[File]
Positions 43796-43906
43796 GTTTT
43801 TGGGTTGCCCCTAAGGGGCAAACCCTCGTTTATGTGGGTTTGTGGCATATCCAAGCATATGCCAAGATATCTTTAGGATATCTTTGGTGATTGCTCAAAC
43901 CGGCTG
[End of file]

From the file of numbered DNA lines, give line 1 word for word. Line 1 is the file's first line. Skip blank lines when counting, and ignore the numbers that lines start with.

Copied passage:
Positions 43796-43906